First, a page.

3.    Squamous Cell Carcinoma

Squamous Cell Carcinoma (SCC) of the skin is also a common type of cancer.  It tends to be found on the lower face (especially lower lip) and is the most common type of skin cancer for all areas of the body other than the face.

The risk of developing SCC seems to be linked to the number of sunburns suffered.  This type of skin cancer can metastasise to other organs, but the risk is small if the cancer is removed while it is small.

What is involved in skin cancer reconstruction?

Depending on your type and size of skin cancer, a margin is required to be excised with it to ensure that it is completely removed.  This establishes the area, shape and depth of the necessary reconstruction.  Depending on the position and orientation of the defect, differing reconstruction options may be suggested.

Specialist Plastic Surgeons have been trained to analyse these problems and provide the best functional and cosmetic outcome from your skin cancer reconstruction.  Here are a few common ways to remove skin cancers:

1.    Direct closure

Skin lesions that are small enough orientated well and in areas where there is enough laxity in the skin, can usually be removed and closed with a straight-line scar.

2.    Flap

A flap is a segment of tissue (skin) with an intact blood supply.  They can be twisted and manipulated through various geometric patterns to cover up a section of missing skin.  Depending on the site and size of the defect, these can be simple or very complicated.

3.    Graft

A graft is a segment of tissue (skin) that is separated from its blood supply and used to cover a defect.  It relies on a good bed for new blood vessels to grow into it – much like laying turf.  There are varying thicknesses of graft that can be used in skin cancer reconstruction, each with advantages and disadvantages.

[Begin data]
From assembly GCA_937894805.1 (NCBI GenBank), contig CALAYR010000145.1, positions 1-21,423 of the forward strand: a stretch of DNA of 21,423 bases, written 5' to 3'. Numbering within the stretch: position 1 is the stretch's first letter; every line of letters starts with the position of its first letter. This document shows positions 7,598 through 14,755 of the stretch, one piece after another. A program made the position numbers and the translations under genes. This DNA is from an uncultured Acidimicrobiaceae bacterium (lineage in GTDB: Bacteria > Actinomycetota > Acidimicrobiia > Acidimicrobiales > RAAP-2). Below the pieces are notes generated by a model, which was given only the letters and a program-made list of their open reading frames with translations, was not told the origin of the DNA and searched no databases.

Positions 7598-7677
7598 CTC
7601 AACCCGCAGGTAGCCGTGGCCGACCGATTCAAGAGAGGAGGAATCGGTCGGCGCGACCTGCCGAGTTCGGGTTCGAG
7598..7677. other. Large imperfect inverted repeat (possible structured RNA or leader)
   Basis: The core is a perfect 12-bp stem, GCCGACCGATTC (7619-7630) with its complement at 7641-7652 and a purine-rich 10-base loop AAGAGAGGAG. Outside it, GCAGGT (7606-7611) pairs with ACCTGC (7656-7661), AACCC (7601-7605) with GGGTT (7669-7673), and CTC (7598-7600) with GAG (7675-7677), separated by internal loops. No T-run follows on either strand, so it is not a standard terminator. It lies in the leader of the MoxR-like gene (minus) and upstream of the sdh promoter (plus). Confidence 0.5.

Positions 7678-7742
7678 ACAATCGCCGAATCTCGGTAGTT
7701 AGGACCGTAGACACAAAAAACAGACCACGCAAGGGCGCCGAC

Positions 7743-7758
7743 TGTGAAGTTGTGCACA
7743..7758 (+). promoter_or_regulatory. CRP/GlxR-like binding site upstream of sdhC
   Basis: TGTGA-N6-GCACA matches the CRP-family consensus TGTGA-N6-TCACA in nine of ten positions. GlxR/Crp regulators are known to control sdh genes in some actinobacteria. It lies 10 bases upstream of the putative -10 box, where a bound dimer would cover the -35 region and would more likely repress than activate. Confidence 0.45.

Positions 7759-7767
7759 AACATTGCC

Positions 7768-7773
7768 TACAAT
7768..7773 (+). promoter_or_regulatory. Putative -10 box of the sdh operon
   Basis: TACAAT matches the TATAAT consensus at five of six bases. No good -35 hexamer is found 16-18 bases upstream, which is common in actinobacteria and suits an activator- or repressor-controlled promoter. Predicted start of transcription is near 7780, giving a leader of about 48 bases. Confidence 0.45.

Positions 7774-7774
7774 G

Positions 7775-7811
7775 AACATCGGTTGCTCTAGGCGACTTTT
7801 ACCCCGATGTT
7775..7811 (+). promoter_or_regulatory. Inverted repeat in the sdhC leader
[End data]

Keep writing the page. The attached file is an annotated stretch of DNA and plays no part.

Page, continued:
4.    Moh’s micrographic surgery

Moh’s surgery refers to a technique of excising the lesion and mapping it.  It is analysed under the microscope using frozen section techniques.  It is reported to have clearance rates of over 99 per cent.

By taking fine slices and examining them before removing more tissue, a skilled medical practitioner may be able to minimise the amount of tissue requiring later skin cancer reconstruction.

Are there any options other than surgery for treating my skin cancer?

Yes.  Very thin cancers of some types can be treated with creams that stimulate the immune system.  Other skin cancers can be treated with radiotherapy.

There are several other less common methods of treating skin cancers.  The advantage of these treatment modalities is the absence of a surgical scar.

The inherent limitation of non-surgical management of skin cancers is that you never know if you have treated enough of the cancer.  With surgical excision, the pathologist can inform you if the cancer is completely removed.

Non-surgical treatment of skin cancers requires ongoing surveillance to watch for signs of cancer recurrence.

The best advice you can adhere to is age-old, slip on a t-shirt, slop on some sunscreen and slap on a hat.  This advice has been updated to include wrapping on a pair of sunglasses to protect your eyes from the sun’s harmful rays.

 

CHOOSE AN ASAPS MEMBER TO ENSURE EXCELLENCE IN COSMETIC SURGERY.